BdA

Silver Bars (in Brimstone), documentary movie, 16:9 SD 64’, 2007-08.

BdA, photographic series, Durst Lambda prints on metal paper on Dibond panels with aluminium frames and museum glass, each dimension cm. 115×76,5, 2008.

Building a Science Museum in a disused sulphur refinery in the old industrial area of Catania may be an opportunity for a journey into the modern history of eastern Sicily. Indeed, the sulphur mines exploitation, which started in the early nineteenth century, immediately linked Sicily to the industrialization process that was spreading from England in Europe and America.

BdA7793779888678340076479260861876386068786882784608474 Installation view from the exhibition DA QUI # 01.09, gianluca collica gallery, Catania 2009.

BdA7793779888678340076479260861876386068786882784608474
Installation view from the exhibition DA QUI # 01.09, gianluca collica gallery, Catania 2009.

BdA (Barre d’Argento – Silver Bars) is an acronym chosen to indicate two different works, which were intended to complete the exhibition contents of the  Science Museum of Catania, and which purpose was to illustrate the recent history of the development in Sicily. The title was inspired by a work of the American artist Lawrence Weiner, which was realized in Catania at the gianluca collica gallery, the statement Silver Bars Bathed in Brimstone.

The documentary movie Silver Bars (in Brimstone) and the photographic installation BdA7793… are far-reaching journeys telling a story that goes from the sulphur years to those of oil and developers, up until the technological district and the numerous scientific research programmes that have developed around the Department of Physics of Catania. A journey from the bowels of the world to the top of volcano. It’s a laborious ascension to the vastness of the sea and the sky, from Inferno to Paradise. Furthermore, the two BdA works both represent an attempt to reconcile the experimental fury of the art in 1900 with a – often unevenly – communicator function of the work of art.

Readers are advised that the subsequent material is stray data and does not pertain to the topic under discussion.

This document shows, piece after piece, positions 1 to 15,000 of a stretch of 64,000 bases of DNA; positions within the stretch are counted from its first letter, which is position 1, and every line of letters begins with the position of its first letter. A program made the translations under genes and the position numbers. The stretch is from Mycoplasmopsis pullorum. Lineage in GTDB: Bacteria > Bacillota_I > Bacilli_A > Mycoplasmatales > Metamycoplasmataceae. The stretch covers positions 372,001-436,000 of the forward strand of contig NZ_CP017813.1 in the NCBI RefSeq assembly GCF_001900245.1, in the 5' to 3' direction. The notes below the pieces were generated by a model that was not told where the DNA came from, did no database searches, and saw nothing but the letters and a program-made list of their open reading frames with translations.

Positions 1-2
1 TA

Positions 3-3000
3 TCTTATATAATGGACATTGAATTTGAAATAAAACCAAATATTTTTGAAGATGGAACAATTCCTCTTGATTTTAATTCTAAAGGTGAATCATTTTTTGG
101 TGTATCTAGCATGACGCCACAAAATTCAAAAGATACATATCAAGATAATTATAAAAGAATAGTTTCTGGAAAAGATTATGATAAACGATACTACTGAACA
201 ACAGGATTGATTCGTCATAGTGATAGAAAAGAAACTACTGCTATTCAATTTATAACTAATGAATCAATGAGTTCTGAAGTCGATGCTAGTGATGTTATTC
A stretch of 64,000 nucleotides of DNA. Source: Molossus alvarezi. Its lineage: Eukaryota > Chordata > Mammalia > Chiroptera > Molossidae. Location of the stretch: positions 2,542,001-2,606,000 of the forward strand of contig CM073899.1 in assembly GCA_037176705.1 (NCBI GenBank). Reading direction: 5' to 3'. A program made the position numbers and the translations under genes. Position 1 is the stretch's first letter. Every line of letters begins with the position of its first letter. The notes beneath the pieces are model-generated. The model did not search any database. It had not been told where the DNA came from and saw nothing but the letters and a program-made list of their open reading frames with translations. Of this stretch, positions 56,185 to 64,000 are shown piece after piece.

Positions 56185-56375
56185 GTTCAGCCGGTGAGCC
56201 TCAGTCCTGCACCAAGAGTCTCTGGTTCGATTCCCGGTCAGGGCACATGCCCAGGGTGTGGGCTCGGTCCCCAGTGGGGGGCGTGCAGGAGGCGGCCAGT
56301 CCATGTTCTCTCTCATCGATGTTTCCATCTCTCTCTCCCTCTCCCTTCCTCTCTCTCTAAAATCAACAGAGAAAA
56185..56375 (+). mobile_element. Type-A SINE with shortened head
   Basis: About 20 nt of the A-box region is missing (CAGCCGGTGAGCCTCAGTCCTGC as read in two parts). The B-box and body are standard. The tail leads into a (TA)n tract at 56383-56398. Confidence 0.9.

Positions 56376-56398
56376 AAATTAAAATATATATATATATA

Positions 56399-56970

The narration of Silver Bars (in Brimstone) links the protagonists’ testimonies (from miners, owners of the deposits, scientists) and the historians’ interviews, with extracts of Sicilian literature (Luigi Pirandello, Giovanni Verga, Enzo Di Bernardo, Melissa Panarello). Locations views from the Floristella mine to the Priolo petrochemical centre, from the commercial centre (designed by the Italian archistar Massimiliano Fucksas) to the nuclear accelerator at the university campus, alternate with film excerpts of Italian documentary masterpieces such as Surfarara by Vittorio De Seta, Col cuore fermo Sicilia by Gianfranco Mingozzi, Gela antica e nuova by Giuseppe Ferrara, or with archival footage of scientific experiments.

Eight (plus two) panels make the photographic installation; each one is the combination of two photographs. This combination of two creates a reciprocal relationship. On one hand, we have a dialectic regarding the subject contents of the photos. On the other, there are two portions of space that confront each other for the purely formal aspect of the composition. In each panel each photo, or portion of space, communicates with the other but also with those making the remaining seven panels. Each area represents also a place or a matter: cave, sea, sky or earth, air, water, fire, or sea, mountain/volcano, sun.

Landscape, thus, works as a narrative of a (hi)story. The structure of the photo installation, then, aims to replace specific formal, thus ideological, references of modernism.

[Federico Baronello, a written report to Helmut Friedel after the work’s acquisition by the Städtische Galerie im Lenbachhaus, München, Oct. 2009]

 

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